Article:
The trial of one of the suspects in the Sony PSN hacking case has recently concluded. Todd M Miller of Columbus, Ohio was sentenced to a year of house arrest, three years of probation and ordered to get his high school equivalency test. His sentencing was for the crime of obstructing a Federal investigation.
In 2011, Miller was originally spoken to by the FBI in relation to the April hacking attempts on the PSN and his relationship with a hacking collective called KCUF. When the agents returned with a search warrant, Miller’s computers had all been smashed up and his hard drives had mysteriously disappeared.
Had his now missing hard drives yielded evidence that he was involved in the attacks, Miller might have been sentenced to up to 20 years in prison and a fine of up to $250,000. Judge Economus, who presided over the case, said that he saw no benefit to sending Miller to prison, given that his job gave him some security and he’d had a tough childhood.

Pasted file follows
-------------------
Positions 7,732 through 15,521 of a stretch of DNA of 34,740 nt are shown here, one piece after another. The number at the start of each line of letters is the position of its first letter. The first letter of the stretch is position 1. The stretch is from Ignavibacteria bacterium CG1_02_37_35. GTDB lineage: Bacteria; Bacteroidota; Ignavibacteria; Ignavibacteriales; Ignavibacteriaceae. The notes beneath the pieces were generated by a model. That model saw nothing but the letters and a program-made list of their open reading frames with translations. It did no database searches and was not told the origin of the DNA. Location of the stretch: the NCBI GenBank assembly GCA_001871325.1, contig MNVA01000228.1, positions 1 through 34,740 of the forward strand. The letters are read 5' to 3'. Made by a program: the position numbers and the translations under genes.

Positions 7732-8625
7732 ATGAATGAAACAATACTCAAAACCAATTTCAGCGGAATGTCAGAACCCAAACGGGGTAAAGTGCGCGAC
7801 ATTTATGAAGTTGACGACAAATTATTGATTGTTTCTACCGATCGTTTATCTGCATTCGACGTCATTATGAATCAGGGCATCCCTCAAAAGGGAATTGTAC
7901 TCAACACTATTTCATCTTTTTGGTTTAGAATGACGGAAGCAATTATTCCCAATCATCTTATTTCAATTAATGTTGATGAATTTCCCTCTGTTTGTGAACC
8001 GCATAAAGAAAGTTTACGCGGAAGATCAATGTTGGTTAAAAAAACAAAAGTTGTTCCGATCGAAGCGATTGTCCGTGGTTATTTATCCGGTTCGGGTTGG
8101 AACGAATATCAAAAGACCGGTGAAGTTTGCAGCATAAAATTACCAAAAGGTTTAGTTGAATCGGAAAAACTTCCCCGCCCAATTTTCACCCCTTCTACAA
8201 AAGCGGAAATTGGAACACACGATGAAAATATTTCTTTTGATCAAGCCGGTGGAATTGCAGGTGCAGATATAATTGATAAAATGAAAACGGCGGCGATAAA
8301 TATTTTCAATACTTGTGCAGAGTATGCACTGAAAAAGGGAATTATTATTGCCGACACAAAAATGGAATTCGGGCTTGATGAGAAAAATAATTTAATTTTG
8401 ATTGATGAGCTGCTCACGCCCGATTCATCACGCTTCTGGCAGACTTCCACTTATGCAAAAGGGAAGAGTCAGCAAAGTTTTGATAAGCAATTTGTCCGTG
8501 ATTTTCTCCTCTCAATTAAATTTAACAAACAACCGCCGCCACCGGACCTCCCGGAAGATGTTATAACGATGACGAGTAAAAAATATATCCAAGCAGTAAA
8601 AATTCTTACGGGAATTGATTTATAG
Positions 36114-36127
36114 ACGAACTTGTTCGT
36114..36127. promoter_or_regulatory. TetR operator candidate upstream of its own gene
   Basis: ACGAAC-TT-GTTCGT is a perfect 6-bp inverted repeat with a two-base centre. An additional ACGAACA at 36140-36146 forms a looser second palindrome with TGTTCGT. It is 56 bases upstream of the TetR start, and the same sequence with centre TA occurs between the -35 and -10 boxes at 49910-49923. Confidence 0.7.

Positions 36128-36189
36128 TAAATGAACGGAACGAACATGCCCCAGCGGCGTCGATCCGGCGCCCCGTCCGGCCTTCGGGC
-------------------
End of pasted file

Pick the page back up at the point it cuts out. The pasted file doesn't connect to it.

The PSN hack, and the dozens of copycat attacks that ensued, cost Sony and their partners millions of dollars, as well as endangering the privacy and personal financial security of more than seventy million PSN users.